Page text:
With most South Africans still not covered by a health insurance or medical aid scheme, there is still a large pool to tap from.
By latest estimates, less than 20% of South Africans have health insurance. The situation is especially dire among the black community, where only 10% are covered, as opposed to 75% of white South Africans who are members of a medical aid scheme.
What this means is that there are millions upon millions of South Africans with all types of conditions that are excluded from proper and efficient healthcare, who instead have to rely on our dysfunctional public healthcare.
If you fall in that category and wondering whether your pre-existing condition disqualifies you, we will try and set the record straight.
Can you join a medical aid scheme with a pre-existing condition?
Absolutely yes. By law, medical aid schemes are not allowed to discriminate against any person on the basis of them having a pre-existing condition.
It doesn’t matter whether that condition is diabetes or hypertension or asthma or HIV. You are free to apply to any scheme and they will accept you as a member.
In fact, one of the most common ‘pre-existing’ condition that South Africans have the most questions about is pregnancy. In a previous article, we comprehensively answered the question of whether you can get medical aid if you are already pregnant.
There is however a catch.
To ensure that the schemes function well without selective abuse, there is a waiting period for every pre-existing condition. First of all, there is a waiting period of 3 months for every claim, meaning that for the first 3 months after you start paying premiums, you cannot make any claim.
This is meant to sift out people who only rush to gain membership when they need it, and then leave the scheme soon after benefiting.
For pre-existing conditions, this waiting period is 12 months. So, the scheme will not cover any treatment related to your pre-existing conditions for the first 12 months.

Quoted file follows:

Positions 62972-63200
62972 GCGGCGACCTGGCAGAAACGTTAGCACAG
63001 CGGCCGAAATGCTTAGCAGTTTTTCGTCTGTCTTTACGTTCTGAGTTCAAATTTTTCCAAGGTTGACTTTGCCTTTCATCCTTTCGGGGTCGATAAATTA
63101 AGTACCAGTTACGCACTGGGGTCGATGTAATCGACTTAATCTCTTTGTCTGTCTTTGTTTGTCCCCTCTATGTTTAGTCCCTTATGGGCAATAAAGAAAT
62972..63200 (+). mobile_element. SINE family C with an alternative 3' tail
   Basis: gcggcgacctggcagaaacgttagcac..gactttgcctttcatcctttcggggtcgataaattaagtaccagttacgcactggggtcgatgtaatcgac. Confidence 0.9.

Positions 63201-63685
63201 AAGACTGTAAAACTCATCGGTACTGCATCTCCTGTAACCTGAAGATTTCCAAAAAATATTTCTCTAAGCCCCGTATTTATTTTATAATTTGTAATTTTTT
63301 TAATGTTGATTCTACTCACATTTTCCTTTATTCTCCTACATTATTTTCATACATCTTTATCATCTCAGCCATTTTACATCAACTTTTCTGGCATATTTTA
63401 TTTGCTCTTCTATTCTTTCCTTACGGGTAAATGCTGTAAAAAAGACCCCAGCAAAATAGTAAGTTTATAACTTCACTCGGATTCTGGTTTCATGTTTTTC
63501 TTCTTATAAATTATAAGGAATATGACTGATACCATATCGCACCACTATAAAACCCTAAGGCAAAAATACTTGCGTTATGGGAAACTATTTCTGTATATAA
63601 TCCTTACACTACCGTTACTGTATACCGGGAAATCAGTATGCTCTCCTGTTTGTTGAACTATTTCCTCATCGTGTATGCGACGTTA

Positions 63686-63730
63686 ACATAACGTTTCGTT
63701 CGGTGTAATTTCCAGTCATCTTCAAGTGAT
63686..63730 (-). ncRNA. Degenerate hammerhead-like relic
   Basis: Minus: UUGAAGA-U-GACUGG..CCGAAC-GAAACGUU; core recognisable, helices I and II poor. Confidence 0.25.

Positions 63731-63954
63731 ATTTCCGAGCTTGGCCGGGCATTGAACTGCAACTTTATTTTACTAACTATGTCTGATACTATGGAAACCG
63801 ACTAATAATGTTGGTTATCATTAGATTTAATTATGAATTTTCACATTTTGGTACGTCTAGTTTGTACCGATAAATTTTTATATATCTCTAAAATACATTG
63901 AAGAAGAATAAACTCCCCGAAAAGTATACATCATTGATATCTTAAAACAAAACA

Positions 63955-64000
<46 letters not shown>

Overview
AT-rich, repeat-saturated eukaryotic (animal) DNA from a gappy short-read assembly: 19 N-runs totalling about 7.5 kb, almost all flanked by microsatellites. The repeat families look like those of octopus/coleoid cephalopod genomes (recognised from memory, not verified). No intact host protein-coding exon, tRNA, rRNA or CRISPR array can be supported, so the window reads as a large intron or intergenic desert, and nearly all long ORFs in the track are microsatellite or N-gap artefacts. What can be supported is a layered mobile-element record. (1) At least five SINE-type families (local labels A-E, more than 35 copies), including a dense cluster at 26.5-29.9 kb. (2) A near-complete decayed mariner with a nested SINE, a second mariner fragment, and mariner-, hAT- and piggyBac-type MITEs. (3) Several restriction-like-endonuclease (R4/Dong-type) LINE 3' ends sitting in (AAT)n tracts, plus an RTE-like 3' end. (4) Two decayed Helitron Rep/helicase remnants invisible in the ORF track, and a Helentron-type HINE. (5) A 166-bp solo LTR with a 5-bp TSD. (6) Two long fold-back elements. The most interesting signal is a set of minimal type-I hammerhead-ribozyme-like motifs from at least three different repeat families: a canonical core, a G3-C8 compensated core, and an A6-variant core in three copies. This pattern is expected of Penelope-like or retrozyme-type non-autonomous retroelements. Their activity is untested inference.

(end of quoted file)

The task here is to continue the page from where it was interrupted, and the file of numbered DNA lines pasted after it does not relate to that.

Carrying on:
You will however be covered for anything unrelated. For instance, having HIV should not stop your scheme from paying your hospital bill if you accidentally break your leg.
The same applies for the most common pre-existing condition, pregnancy. Applying for a scheme’s membership while already pregnant will leave you uncovered for any pregnancy related services for the first 12 month.
Does Discovery Medical Aid have a waiting period?
Discovery is the country’s largest open medical aid scheme. As a result, most questions are specifically aimed at their plans.
The simple answer is yes, Discovery does have a waiting period.
According to the Medical Schemes Act 131 of 1998, medical schemes are given to prerogative to apply waiting period, and all of them in South Africa have taken up that offer.
Discovery’s waiting periods are in line with other schemes. i.e. 3 months general waiting period, and 12 months conditional waiting period.
This is how they break them down.
Discovery late joiner penalties
Something closely related to waiting times is the late joiner penalties.
In the same Act of 1998, medical schemes were allowed to institute penalties to members who joined their schemes later in life when they are more likely to need expensive healthcare services.
As Discovery puts it, “Late–joiner penalties were introduced to protect medical schemes from people who wait until they are sick or older to join. Late–joiner penalties encourage people to join a South African medical scheme while they are still young and healthy.”
Discovery calculates the penalty using the applicant’s age when they apply to join and the number of years they did not have medical scheme cover since the age of 35. This excludes any period of cover as a dependent under the age of 21.
Definition of a late joiner:
* Is 35 years or older and
* Was not a member or a dependent of a registered South African medical scheme (foreign schemes and insurance policies are not recognized) on or before 1 April 2001 or
* Has allowed a break in membership of more than three consecutive months since 1 April 2001
Depending on the number of years you have not had insurance after the age of 35, your penalties range from an extra 5% to 75%.